The exhibit is documented with a 32-page full color catalog, available for purchase, in which Mr. Noh expresses in English and Korean his thoughts and feelings concerning his work. The catalog includes congratulatory remarks from the honorable Sukhee Kang, Mayor of the City of Irvine, Mr. Jay Juen, art collector, and Ms. Jessica Jang, Exhibition Director.

Mr. Noh’s work may be viewed on his web site, www.njongallery.com.

Photographer and fellow Whittier Art Gallery member, Ed Suastegui, has posted a couple of articles on his blog with tips for capturing 2D art work. Check them out and see if you find them useful.

Capturing 2D Art: perspective

Capturing 2D Art: color

Before I became more involved in the Whittier Art Gallery, I thought the building housing our gallery was, well, a house converted at some time into a place for artistic exhibitions. Not so. Last week, a letter went out to our artists and friends. It relayed some interest back-history we may want to keep in mind the next time we visit the gallery.

Our Colorful Past: The Whittier Art Association was formed in 1934 by a group of very dedicated artists who had a dream of someday having an art gallery in Whittier. On the heels of the Depression, these artists formed the Whittier Art Association and raised enough money to begin construction of a gallery located on the corner of Painter and Mooreland Avenues. Built on donated land, the Whittier Art Gallery was dedicated on Monday, April 10, 1939. By 1945, the Association received its non-profit status, and that same year, the members were pleased to have Norman Rockwell come to the Gallery to judge a show.


Norman Rockwell, self-portrait

Among the Gallery’s 500 members, were many very prominent early California landscape painters. During the 1940’s, the beautiful new Whittier Art Gallery enjoyed a prime location between the galleries of Los Angeles and the new Laguna Beach Art Association.

The Whittier Art Gallery Gallery provides monthly shows, programs, art classes, and art scholarships. Our Gallery is one of the few that is totally owned and supported by the members, and it does not receive financial support from the City of Whittier.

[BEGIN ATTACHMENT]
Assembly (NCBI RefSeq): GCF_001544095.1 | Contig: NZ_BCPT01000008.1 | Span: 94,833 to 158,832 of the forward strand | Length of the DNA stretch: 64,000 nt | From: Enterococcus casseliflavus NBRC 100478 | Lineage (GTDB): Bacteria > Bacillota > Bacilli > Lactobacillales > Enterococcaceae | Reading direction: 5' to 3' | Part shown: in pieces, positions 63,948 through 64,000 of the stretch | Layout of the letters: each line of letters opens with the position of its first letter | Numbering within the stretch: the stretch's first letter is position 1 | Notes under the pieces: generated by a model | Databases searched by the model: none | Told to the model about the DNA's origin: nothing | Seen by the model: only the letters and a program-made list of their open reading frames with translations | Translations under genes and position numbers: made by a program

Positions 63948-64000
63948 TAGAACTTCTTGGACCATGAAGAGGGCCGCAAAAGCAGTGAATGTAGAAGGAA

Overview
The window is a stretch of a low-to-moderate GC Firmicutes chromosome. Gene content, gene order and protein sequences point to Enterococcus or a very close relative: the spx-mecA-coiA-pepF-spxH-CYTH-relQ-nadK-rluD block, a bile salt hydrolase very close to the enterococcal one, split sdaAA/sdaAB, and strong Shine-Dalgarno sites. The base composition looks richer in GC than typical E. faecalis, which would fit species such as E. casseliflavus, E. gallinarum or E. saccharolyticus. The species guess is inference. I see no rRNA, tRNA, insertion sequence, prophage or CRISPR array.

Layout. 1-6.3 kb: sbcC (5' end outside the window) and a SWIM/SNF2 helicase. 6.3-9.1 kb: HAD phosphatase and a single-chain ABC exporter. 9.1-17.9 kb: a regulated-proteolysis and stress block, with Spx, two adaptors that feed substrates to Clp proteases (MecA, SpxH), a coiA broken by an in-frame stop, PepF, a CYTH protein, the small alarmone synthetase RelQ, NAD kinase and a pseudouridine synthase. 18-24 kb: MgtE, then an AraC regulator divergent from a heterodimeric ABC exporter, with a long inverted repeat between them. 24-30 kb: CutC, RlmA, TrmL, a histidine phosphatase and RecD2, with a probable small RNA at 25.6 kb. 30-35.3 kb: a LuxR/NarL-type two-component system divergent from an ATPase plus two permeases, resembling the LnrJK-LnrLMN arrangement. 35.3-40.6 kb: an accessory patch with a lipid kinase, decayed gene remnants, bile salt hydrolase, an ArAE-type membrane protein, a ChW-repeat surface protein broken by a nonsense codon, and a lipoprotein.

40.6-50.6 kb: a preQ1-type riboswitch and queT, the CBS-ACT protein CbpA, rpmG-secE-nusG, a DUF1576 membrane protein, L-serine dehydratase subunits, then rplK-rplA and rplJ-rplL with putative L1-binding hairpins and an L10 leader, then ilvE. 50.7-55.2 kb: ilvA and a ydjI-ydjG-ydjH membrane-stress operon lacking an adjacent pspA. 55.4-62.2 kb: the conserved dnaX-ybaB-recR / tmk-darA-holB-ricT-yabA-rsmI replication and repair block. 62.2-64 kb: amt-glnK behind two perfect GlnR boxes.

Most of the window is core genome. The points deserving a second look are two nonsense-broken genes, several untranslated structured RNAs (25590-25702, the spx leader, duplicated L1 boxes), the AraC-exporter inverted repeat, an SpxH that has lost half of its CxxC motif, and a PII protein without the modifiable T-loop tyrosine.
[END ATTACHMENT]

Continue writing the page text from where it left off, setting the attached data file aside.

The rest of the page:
April 10th marks the 72nd anniversary of the dedication of our Gallery building.

The gallery, circa 1940s

The gallery today

And there you have it. While the gallery may feel homey, it was not a home in the beginning. It is always good to know and appreciate the work of those who have gone before so that we can more fully enjoy the legacy they labored to pass on to us. We are also reminded that maintaning our legacy may from time to time require that  gallery members and supporters to pitch in as we try to preserve our heritage:

The Gallery’s Board of Directors would like to give members and the people of our community the opportunity to make a donation to help repair and maintain the Gallery building and grounds.  This year, our special projects are to replace all of the old plumbing, install a tankless water heater, and complete the needed termite work.           

All donations are tax deductible and donors will receive a letter acknowledging their donation for tax purposes.  

Donations can be made by cash, check, or credit card.

You may come by the gallery during our regular business hours, Wednesday-Sunday, Noon-5 PM, and pick up your own copy of this donation letter and a donation form.

More Spring Show photos

Here are some additional photos from Saturday’s reception, courtesy of one of our Gallery artists

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Photos by George Rodriguez, Copyright (c) 2011, all rights reserved